SXSW Film Review: WeWork: or the Making and Breaking of a $47 Billion Unicorn
How hubris was baked into the mega-startup
By Josh Kupecki,
8:30PM, Fri. Mar. 19, 2021
There is something perennially fascinating about watching a hubristic fiasco unfold. One only needs to look at the Fyre Fest debacle or those GameStop upstarts launching Wall Street into a tantrum for recent examples. There’s no shortage of schadenfreude these days.
Add to the list the 2019 financial collapse of WeWork, a tech startup that went from $47 billion to bankruptcy in an epic six-week conflagration.
As a postmortem, the new doc from filmmaker Jed Rothstein (The China Hustle), conveniently titled WeWork: or the Making and Breaking of a $47 Billion Unicorn, follows a familiar structure. It goes a little something like this: Introduce charismatic figurehead, build up elements one card at a time, wait for convergence to blow the house down.
WeWork was founded in 2010 by Adam Neumann and Miguel McKelvey. Initially branding itself as “the world’s first physical social network,” it was more accurately a company that leased real estate, subdivided it, and rented the redesigned nooks to companies as office spaces. It was marketed, with much success, to millennials, touting the real connections, the friendships and values that would arise in these open air spaces with chic interior design, artisan snack bars, and kegs of microbrew. Neumann was the face of the company, a tall and charming Israeli-American whose silver tongue and unending enthusiasm was a pied piper call to burgeoning entrepreneurs looking to make it big in the tech world. It was also incredibly seductive to venture capitalists desperately looking for the next Facebook.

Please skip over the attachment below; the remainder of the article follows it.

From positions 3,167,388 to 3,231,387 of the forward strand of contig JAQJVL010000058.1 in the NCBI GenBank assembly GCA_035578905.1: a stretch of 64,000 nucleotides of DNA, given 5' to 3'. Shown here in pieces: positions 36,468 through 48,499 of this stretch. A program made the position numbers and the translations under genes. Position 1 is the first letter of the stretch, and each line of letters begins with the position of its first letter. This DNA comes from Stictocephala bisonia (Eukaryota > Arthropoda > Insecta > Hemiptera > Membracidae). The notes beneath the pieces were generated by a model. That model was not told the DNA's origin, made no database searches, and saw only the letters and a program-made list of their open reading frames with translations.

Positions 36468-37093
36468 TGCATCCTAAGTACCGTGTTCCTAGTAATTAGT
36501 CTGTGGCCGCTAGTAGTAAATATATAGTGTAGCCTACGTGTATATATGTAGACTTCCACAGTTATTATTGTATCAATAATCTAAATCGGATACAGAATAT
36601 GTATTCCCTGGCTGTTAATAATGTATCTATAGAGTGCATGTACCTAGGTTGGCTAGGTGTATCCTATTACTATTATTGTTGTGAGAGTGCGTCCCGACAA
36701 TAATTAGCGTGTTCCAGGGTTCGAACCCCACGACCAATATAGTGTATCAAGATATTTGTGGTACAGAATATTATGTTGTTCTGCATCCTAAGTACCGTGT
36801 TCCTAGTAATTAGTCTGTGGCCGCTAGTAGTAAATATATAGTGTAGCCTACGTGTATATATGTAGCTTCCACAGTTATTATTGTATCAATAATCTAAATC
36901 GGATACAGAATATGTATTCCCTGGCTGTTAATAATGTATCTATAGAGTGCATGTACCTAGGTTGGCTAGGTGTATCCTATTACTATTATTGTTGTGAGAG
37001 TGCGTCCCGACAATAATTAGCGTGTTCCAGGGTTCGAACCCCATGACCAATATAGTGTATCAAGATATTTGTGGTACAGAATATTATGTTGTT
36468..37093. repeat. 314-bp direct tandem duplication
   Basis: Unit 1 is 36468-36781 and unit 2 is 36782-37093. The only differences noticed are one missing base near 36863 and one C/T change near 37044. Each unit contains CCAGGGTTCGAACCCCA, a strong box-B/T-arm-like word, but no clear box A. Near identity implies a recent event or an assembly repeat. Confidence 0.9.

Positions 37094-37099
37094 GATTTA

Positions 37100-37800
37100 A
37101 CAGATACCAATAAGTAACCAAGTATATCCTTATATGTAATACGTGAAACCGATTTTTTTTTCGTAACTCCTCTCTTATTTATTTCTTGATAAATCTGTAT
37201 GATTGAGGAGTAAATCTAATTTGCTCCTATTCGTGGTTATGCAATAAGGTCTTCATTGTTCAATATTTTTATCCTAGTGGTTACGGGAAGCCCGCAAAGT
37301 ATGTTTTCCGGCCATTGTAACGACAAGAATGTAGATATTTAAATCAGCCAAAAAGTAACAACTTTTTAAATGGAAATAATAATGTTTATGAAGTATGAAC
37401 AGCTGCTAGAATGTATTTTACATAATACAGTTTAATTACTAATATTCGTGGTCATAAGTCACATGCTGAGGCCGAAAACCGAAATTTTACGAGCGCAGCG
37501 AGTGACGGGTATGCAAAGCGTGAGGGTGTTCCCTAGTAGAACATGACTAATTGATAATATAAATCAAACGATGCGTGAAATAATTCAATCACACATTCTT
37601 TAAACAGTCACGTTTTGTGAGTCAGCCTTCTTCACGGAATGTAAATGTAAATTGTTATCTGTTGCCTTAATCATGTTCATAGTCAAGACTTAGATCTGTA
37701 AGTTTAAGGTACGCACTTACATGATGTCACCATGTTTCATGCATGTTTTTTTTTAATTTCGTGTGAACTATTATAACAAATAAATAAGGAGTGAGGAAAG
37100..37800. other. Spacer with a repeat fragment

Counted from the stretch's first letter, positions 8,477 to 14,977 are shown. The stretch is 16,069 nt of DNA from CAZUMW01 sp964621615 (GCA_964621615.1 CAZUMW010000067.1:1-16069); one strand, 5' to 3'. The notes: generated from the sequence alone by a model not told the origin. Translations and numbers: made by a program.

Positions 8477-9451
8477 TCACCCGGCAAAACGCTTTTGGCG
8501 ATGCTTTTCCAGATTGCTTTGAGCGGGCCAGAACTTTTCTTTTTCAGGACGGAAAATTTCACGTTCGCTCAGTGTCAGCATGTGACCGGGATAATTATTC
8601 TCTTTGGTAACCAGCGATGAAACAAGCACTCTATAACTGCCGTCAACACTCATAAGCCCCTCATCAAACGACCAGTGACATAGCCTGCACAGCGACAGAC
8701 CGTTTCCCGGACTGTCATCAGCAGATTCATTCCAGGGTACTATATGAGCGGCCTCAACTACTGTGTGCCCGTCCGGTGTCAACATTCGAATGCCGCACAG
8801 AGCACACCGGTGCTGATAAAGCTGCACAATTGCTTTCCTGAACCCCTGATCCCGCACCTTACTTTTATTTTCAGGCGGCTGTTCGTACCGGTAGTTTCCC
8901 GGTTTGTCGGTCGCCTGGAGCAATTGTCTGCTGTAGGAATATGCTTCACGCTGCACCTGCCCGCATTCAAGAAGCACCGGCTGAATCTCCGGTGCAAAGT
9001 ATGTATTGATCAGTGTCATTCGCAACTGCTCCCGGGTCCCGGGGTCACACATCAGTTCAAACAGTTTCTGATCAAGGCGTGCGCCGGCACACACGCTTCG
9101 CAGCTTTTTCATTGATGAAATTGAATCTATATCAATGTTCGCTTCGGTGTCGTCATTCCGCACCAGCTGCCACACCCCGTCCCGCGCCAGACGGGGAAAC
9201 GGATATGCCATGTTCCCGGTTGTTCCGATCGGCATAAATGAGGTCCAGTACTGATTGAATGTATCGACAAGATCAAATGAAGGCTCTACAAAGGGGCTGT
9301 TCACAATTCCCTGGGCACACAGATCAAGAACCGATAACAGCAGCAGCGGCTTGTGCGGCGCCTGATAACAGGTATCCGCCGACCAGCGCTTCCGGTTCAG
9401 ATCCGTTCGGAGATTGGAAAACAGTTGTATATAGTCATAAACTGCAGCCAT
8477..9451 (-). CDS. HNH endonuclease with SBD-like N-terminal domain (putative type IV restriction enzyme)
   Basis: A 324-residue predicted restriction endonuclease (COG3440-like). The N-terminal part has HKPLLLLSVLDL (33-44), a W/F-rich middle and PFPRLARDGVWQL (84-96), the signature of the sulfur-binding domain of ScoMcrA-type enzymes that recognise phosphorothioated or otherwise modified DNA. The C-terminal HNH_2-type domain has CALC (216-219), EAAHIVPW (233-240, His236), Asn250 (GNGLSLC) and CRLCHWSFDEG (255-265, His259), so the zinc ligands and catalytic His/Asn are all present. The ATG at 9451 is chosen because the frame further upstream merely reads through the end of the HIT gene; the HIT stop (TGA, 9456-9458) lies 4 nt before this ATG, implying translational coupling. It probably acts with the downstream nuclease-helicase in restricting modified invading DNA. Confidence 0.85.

Add to that Neumann’s cult-like aspiration that WeWork would elevate the world’s consciousness and fundamentally change society and we’re almost there. All that’s left is a gigantic, persistent stock overvaluation, and the fact that the company invented its own financial metrics to show a profit and hide that it was, at times, hemorrhaging $100 million a week. Cue cataclysm.
Using journalists, ex-employees, and former customers (neither Neumann nor McKelvey participated), Rothstein’s doc is compelling in delineating how so many people could be duped by Neumann’s smoke and mirrors. He was selling dreams that capitalized on what so many people wanted: for millennials, it was “a calling, not a career,” for investors, it was finding a fabled “unicorn” (a tech startup worth more than $1 billion). It’s particularly interesting to hear about former employees experiencing PTSD after being fired, as most of us can relate to toxic work environments, and the therapy and deprogramming that follows. WeWork could have perhaps shown more of that human element in the film, but that’s a quibble for an engrossing deconstruction of 21st century folly.
WeWork: Or the Making and Breaking of a $47 Billion Unicorn
Read our interview with director Jed Rothstein, "New Documentary About WeWork Debunks the Messianic Streak in Startups," March. 12.